06/23/2017, 19.47
MYANMAR – UNITED NATIONS
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Distrusts towards the United Nations grows in Myanmar

The main criticism is the lack of top officials who understand the country. Many people see the UN fail in the way it handles humanitarian crises. UN resident coordinator for humanitarian aid Renata Lok-Dessallien is leaving. To be effective, the UN “must be sensitive to local issues and take them into account, The Irrawaddy writes.

Yangon (AsiaNews/Agencies) – At a time when Myanmar is going through a critical and fragile political transition, the United Nations appears irrelevant and incapable of addressing the country’s many problems.

As the country’s institutions face challenges amid humanitarian crises, the UN mission is seen as a failure. The main criticism is that capable and knowledgeable people with institutional memory are not being appointed to the country.

The widespread mistrust of the United Nations found an echo in an editorial that appeared on 16 June in The Irrawaddy, an important independent pro-democracy Myanmar publication. The article noted that two recent stories highlight the failure of the UN mission in Myanmar.

The first on 13 June read that Canadian Renata Lok-Dessallien would be leaving her post as UN resident coordinator for humanitarian aid in Myanmar.

Internal UN documents prepared for the new UN Secretary-General described the Myanmar office as “glaringly dysfunctional” with “strong tensions” between different parts of the UN system, BBC News reported earlier this week.

Reliable news sources reported that Lok-Dessallien had been criticised for not doing enough about human rights abuses in Myanmar. In fact, this is not the only issue. It is just tip of the iceberg.

In a statement released Wednesday, the UN responded to news stories about the coordinator’s removal from her post as “false and inaccurate”.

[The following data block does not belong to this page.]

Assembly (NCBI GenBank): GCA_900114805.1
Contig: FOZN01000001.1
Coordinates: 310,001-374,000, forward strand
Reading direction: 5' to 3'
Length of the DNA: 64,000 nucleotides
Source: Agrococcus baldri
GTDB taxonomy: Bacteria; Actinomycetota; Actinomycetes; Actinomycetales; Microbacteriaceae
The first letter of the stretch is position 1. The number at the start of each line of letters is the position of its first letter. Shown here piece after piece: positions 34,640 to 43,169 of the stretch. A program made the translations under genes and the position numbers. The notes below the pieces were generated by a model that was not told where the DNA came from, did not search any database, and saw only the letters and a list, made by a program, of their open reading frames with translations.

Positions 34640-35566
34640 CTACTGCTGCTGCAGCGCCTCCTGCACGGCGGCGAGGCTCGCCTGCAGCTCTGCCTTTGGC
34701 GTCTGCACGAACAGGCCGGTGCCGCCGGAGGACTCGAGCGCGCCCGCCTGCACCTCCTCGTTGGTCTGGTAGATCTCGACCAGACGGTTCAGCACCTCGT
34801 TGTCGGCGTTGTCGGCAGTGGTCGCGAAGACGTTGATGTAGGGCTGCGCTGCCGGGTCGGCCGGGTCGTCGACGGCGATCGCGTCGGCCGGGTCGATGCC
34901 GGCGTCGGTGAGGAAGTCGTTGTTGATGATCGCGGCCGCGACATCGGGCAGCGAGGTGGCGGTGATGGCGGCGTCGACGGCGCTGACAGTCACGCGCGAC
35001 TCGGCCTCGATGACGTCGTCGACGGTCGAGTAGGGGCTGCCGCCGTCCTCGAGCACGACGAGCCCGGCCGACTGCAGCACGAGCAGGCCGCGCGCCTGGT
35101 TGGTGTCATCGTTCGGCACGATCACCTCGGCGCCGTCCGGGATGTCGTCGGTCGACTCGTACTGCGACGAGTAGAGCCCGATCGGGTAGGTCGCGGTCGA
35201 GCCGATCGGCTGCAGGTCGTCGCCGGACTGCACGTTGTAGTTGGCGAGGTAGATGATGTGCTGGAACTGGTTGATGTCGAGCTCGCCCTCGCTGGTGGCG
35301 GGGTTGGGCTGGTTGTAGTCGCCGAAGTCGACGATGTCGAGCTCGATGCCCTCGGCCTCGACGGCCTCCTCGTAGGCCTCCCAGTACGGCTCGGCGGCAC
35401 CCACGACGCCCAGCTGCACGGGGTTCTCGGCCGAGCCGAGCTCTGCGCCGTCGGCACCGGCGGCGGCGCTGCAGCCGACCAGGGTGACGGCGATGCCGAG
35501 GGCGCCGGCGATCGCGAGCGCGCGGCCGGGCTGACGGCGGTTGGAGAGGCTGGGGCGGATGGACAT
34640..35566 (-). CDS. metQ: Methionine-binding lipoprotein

“If the UN cannot fix these existing issues and reposition itself to engage in Myanmar, there is a huge risk that it will become more and more irrelevant in the country, which needs outside assistance,” the article said.

The other UN news story relates to State Counselor Aung San Suu Kyi’s visit to Sweden where she said that a UN probe into alleged human rights abuses by Myanmar’s military against the Rohingya last year would inflame ethnic tensions.

The state counselor said she would only accept recommendations from a separate commission led by former UN chief Kofi Annan.

“There has been international pressure to look into abuses in Rakhine State, but why does the UN not also send a fact-finding mission to the areas of conflict in northern Myanmar? To be effective, it must be sensitive to local issues and take them into account,” the paper said.

Many people in Myanmar, although not hostile towards the Rohingya, view them as foreign to the country's history and culture, immigrants from Bangladesh. Most disagree with the United Nations on granting them citizenship.

“There are many areas the UN can help with including raising economic, social, cultural and human rights standards, as well as increasing access to health, education and political rights. Furthermore, the UN can engage in issues such as climate change, peace building and sustainable development.”

“Myanmar could be a UN success story if the organization appointed an effective coordinator – with extensive knowledge of the country; experience dealing with a powerful army, ethnic leaders, government officials and Daw Aung San Suu Kyi; and an understanding of the nuanced and complex situation on the ground.”

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